Iowa Parks During the Pandemic

posted on Friday, July 31, 2020

Guest blog post by Olivia Hicks, IEC Communications Intern

Since COVID-19 has altered Iowans’ summer plans, a large number of Iowans have taken full advantage of outdoor recreation opportunities to get out of the house. As summer approaches its final month, that trend has not slowed down.  

BeachgoersIowa state and county parks have seen tremendous park, trail, and beach attendance since COVID-19 reached the state.  

While different measures of attendance produce varying results, Richard Leopold, the director of the Polk County Conservation Board, said aggregate cell phone data has reported a 150% increase in Polk County park use. Data extrapolated from the American Trails Association has shown a 200% increase in Polk County trails use.  

Similarly, Todd Coffelt, Chief of State Parks, Forests, and Preserves Bureau for the Iowa Department of Natural Resources (DNR), said Google analytics reported a 140% increase in park attendance across the state of Iowa.  

Pammel Park Banner by Middle River

This increase in park attendance is even more monumental given that 2020 marks the 100th anniversary of Iowa State Parks. While many of Iowa DNR's celebratory events were postponed, or virtual, what better way to celebrate Iowa’s state parks than taking advantage of Iowa's natural wonders.  

Typically, the Iowa DNR's summer attendance indicators are the weekends of Memorial Day and 4th of July, as they represent the peak of park activity most summers. However, this summer every weekend resembled the 4th and Memorial Day.  

"Every weekend in June and May was like a holiday weekend," said Coffelt. “Day use numbers are above average; the parking lots are typically full on the weekends and on warm days trails have seen an increase in foot and bike traffic." 

Other indicators include traffic counters, parking spot capacity, and the DNR's online campsite reservation system. The reservation website advertises around 4,800 available campsites. Coffelt said based on attendance estimates from this recreation season, every weekend in the last half of May and all of June indicated all electric and full hook up camping sites were used.  

April, May, June, and now July have shown high numbers of birders, swimmers, kayakers, fishers, and boaters. However, increased beach usage cannot be reported without an air of caution and not just concerning COVID-19 safety.  

The Iowa DNR monitors 39 recreational beaches in Iowa state parks. Of those 39, eight water bodies have E. coli related advisories this weekend. 

The effects of water contamination are no small threat.  

“Bacterial and viral contamination is one of the big concerns with recreational water use, 

particularly swimming, where you're potentially ingesting [water]. The big health effects are things like gastrointestinal illness: stomach upset, diarrhea, and severe cases of that depending on the type of pathogen that you might get exposed to. There are respiratory illnesses that can cause respiratory infections. Skin diseases, so rash, and ear, nose, and throat issues,” said David Cwiertny, Director of Center for Health Effects of Environmental Contamination at the University of Iowa.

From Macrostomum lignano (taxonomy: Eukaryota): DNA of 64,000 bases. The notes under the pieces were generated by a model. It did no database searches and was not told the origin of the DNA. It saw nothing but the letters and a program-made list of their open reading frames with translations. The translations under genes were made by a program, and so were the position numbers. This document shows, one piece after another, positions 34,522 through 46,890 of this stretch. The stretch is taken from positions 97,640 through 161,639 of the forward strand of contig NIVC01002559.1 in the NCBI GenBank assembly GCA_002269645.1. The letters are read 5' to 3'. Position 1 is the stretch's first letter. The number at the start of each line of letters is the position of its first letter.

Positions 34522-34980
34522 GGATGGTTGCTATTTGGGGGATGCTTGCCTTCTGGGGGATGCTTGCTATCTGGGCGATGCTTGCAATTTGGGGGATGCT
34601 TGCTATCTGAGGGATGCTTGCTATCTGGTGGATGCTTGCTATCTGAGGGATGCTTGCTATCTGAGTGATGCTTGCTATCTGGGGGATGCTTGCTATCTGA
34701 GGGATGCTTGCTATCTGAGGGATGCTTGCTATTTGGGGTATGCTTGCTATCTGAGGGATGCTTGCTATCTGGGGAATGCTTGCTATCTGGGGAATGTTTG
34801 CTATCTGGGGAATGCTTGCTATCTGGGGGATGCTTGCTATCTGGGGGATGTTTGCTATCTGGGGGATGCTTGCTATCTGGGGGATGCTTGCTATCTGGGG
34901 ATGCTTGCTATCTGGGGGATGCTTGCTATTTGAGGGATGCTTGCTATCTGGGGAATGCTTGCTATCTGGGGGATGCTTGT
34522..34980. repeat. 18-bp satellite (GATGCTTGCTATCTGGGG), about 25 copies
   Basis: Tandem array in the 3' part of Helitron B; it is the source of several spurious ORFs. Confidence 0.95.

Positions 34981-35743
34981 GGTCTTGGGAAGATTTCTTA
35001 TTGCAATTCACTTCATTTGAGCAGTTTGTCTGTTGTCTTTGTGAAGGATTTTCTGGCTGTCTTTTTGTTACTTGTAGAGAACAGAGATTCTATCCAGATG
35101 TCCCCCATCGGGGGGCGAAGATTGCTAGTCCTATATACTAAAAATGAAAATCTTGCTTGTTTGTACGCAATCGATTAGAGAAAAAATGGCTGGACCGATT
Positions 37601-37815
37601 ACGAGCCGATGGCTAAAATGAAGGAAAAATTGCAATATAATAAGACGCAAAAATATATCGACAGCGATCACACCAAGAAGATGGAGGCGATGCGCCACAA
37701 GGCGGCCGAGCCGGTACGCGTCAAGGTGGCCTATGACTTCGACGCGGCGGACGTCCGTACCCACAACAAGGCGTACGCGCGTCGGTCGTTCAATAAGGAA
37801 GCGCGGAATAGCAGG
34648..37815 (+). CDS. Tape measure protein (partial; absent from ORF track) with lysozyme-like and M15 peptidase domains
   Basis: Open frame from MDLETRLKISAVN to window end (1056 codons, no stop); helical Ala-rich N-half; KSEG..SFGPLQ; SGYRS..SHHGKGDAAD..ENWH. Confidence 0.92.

Cwiertny also warned of the effects of microcystin, a toxin 

Algae Bloom

produced by harmful algal blooms. Microcystin exposure can hinder liver function in animals and humans and cause possible death when pets ingest contaminated water.  

However, the Iowa DNR’s recent adoption of the Environmental Protection Agency’s 8 micrograms per liter of microcystin advisory threshold instead of the previous 20 micrograms per liter threshold could help protect public health in Iowa’s water bodies.  

“The fact that we were for the longest time using a less stringent number created this gray area where people might feel like they are safe to recreate,” Cwiertny said. “This gives Iowa the chance to be on top of making sure people know water quality is safe.” 

The DNR aims to inform the public through advisories. Coffelt emphasized while the Iowa DNR cannot control beach-goers' actions, the water quality monitoring team wants to inform the public the best they can.  

"My advice would be to know before you go. We have information on our website and park-goers can call ahead," said Coffelt.  

When reflecting on increased use of Iowa’s state parks and beaches, it is difficult to ignore the potential for outdoor recreation if Iowa’s water was better quality.  

“It's just a tremendous missed opportunity,” Cwiertny said. “So many communities could thrive around the rivers and other lakes and surface waters we have, but until we get a handle on our water quality… I don’t feel particularly comfortable.”  

Kayakers on Badger Creek

If you are itching to leave your home and get outdoors during the pandemic, take the DNR’s advice and check for advisories before you go to ensure it is safe to swim. If you are unsure, non-contact activities like kayaking, canoeing, fishing, or paddle boarding might be the best outdoor recreation activity for you! 

  1. beach advisories
  2. cafos
  3. clean water
  4. dnr
  5. drinking water
  6. harmful algal blooms
  7. land stewardship
  8. microcystin
  9. nitrate pollution
  10. public beaches
  11. toxic algae
  12. water quality
  13. water recreation
  14. water safety